The 38th Annual Toronto International Film Festival kicked off Thursday night, and by Saturday morning, there were already some big winners and losers. The opening night film, “The Fifth Estate,” came in with high expectations considering it’s director is Oscar winner (for original screenplay for “Gods and Monsters”) Bill Condon and it stars Benedict Cumberbatch as Julian Assange, founder of WikiLeaks. Biopics are hot, the fact that the material is recent is hotter, and no one is hotter than Cumberbatch (Errr…in terms of pop culture, I mean. Ahem.) Yet despite a standing ovation from the crowd at the premiere, the critics seemed underwhelmed.
Still, “Fifth Estate” fared better than the star-studded “Parkland,” an ensemble piece with Zac Efron, Billy Bob Thornton, and Paul Giamatti adapted from Vincent Bugliosi's book “Four Days in November: The Assassination of President John F. Kennedy.” The film had already premiered to poor reviews days earlier at the Venice Film Festival, and Toronto audiences seemed equally unimpressed. In fact, at the Friday night premiere, there was more drama outside the theater than in, as THR’s Scott Feinberg reported from the Roy Thompson Hall: “As ticket holders filed into the theater, a man ran up and down Simcoe Street yelling, "Don't believe this movie! The CIA killed John Kennedy!"
While “Parkland” was unspooling, a few miles away, “Prisoners” was faring much better at it’s Toronto premiere. The Warner Bros. release features commercials that seem to sell the film as a highbrow “Taken”—a father (Hugh Jackman) kidnaps the a young man (Paul Dano) he suspects of abducting his daughter and her friend, and is prepared to beat the truth out of him. But director Denis Villeneuve, who helmed the Oscar-nominated foreign film “Incendies,” is interested less in action and more in exploring the dark side of humanity from all angles. In other words, be prepared to watch Wolverine torture that sweet kid from “Little Miss Sunshine.” Some audience members couldn’t take, and several left before the end. (Though it’s important to note that walk-outs at film festivals are very common, as everyone has lots of places to be.) Those who stayed praised the film for its smart, complex script that takes it’s time to unfold (the film runs two and a half hours) and Jackman for his fantastic, daring performance. Some speculate the actor could snag a second Oscar nomination for his turn. Jackman’s co-stars certainly find him worthy; at the “Prisoners” press conference, Terence Howard proclaimed: ““You’re not witnessing a man acting, you’re witnessing a man channeling all this frustration. So, yeah, he deserves an Oscar.” Jackman is certainly in the running, but the year is already shaping up to be awfully tough in the best actor race.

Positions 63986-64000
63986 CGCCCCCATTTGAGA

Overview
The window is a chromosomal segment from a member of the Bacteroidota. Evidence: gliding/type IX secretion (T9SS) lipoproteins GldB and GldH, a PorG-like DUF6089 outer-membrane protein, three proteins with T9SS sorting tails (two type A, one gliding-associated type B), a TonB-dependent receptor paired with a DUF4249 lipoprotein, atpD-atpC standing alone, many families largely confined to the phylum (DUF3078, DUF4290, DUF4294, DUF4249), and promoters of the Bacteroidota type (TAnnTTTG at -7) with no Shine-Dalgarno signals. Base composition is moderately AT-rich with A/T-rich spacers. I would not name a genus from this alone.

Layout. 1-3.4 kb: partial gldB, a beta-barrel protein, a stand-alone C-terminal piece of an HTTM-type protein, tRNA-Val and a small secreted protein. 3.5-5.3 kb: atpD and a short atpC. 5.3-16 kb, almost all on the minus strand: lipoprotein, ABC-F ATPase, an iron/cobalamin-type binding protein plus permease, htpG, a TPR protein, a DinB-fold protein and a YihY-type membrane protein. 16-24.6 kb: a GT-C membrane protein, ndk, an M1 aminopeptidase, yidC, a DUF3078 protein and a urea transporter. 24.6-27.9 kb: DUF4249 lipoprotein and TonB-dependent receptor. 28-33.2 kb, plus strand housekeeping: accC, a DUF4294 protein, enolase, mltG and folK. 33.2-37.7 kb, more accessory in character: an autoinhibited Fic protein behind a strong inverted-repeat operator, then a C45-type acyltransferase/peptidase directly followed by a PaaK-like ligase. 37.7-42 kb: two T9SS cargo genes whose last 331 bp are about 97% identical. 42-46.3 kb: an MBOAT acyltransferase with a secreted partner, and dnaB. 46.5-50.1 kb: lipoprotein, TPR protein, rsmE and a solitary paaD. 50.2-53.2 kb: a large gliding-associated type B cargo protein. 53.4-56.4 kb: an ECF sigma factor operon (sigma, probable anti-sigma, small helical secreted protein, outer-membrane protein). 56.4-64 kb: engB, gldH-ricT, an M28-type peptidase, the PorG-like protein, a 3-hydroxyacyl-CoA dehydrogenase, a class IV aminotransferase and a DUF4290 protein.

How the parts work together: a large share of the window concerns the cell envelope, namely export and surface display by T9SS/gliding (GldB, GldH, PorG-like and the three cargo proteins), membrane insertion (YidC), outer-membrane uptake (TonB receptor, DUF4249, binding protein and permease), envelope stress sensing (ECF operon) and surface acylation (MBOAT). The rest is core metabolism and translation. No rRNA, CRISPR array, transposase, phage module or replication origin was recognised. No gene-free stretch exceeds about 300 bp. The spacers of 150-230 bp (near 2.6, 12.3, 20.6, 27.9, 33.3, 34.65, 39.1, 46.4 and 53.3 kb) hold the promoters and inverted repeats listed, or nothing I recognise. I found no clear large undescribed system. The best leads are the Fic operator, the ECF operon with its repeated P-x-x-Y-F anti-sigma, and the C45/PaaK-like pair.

Which brings us to the other big premiere Friday night, Steve McQueen’s “12 Years a Slave,” still riding high off of taking Telluride by storm. Fans of Cumberbatch got another chance to spot their hero, who plays a sympathetic slave owner in the film. Brad Pitt, whse Plan B produced, also has a small role, and the streets were lined with fans hoping to catch a glimpse of him or Cumberbatch. The praise for the film continued in Toronto, particularly for leading man Chewitel Ejiofor, who stars as Solomon Northup, a free man sold into slavery in the film based on his memoir. While Ejiofor knows it’s not going to be an easy film to watch, he wanted to tell every aspect of the story. As he said at the press conference, “It’d be a disservice to him and his journey if we couldn’t tell the story.” The film seems a lock for best actor, screenplay, direction, and picture nominations. Michael Fassbender also looks to be a likely candidate for supporting actor, bringing surprising depth and even empathy to a despicable plantation owner. This is Fassbender's third film with McQueen, following "Hunger" and "Shame"—both of which also premiered at the Toronto Film Festival. The third time must be a charm, as McQueen has made his best and most accessible movie yet.
Since Telluride, Ejiofor has been considered the man to beat for the best actor Oscar, with names like Bruce Dern (“Nebraska”), Robert Redford (“All is Lost”), Tom Hanks (“Captain Phillips) as his competition. But that was before the Saturday premiere of “Dallas Buyers Club,” featuring Matthew McConaughey in the true story of a man who contracts AIDS in 1986 and finds he has to travel outside America to get his medication, starting a drug ring for fellow patients. More on that shortly.